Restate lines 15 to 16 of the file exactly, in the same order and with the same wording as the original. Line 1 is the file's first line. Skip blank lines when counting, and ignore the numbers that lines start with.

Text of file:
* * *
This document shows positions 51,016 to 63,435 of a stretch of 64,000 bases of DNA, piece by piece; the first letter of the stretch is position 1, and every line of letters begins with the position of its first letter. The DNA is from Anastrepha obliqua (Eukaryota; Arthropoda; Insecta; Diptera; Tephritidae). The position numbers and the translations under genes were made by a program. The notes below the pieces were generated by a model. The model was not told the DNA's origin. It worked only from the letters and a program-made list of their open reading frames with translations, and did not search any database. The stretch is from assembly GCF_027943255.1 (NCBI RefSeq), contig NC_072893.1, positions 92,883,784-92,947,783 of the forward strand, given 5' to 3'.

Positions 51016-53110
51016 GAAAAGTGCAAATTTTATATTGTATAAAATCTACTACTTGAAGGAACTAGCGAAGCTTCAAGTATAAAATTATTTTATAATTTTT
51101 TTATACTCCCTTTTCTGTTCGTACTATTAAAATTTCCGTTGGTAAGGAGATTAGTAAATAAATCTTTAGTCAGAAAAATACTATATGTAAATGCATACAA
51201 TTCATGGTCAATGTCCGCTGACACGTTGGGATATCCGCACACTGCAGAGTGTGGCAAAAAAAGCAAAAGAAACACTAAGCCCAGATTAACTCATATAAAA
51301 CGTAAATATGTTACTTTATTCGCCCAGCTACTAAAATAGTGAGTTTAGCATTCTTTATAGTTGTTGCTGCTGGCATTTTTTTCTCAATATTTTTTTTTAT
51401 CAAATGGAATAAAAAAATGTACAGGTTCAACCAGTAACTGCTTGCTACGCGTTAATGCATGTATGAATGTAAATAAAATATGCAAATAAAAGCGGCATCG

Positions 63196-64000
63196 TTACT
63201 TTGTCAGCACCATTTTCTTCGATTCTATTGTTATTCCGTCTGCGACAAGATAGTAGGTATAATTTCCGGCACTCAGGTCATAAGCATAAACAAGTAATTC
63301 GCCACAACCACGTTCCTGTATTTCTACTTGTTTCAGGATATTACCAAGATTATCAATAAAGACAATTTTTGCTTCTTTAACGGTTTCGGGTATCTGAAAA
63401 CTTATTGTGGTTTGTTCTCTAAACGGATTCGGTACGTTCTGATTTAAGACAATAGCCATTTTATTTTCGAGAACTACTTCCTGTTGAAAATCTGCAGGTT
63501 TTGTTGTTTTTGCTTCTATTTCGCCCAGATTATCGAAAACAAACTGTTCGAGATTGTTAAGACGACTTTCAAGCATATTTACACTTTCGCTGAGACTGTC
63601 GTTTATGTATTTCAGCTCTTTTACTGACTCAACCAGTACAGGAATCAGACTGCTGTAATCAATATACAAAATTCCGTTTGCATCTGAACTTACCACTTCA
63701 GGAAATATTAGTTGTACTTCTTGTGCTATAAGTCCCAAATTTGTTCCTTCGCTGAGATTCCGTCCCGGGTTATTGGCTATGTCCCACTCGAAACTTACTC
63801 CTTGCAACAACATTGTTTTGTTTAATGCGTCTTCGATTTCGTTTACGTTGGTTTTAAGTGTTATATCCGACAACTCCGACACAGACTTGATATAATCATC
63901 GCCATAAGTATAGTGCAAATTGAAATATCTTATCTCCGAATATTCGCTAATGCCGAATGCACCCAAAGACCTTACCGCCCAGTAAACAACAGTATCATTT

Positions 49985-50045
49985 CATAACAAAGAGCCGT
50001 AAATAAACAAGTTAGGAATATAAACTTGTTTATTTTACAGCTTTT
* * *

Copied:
63701 GGAAATATTAGTTGTACTTCTTGTGCTATAAGTCCCAAATTTGTTCCTTCGCTGAGATTCCGTCCCGGGTTATTGGCTATGTCCCACTCGAAACTTACTC
63801 CTTGCAACAACATTGTTTTGTTTAATGCGTCTTCGATTTCGTTTACGTTGGTTTTAAGTGTTATATCCGACAACTCCGACACAGACTTGATATAATCATC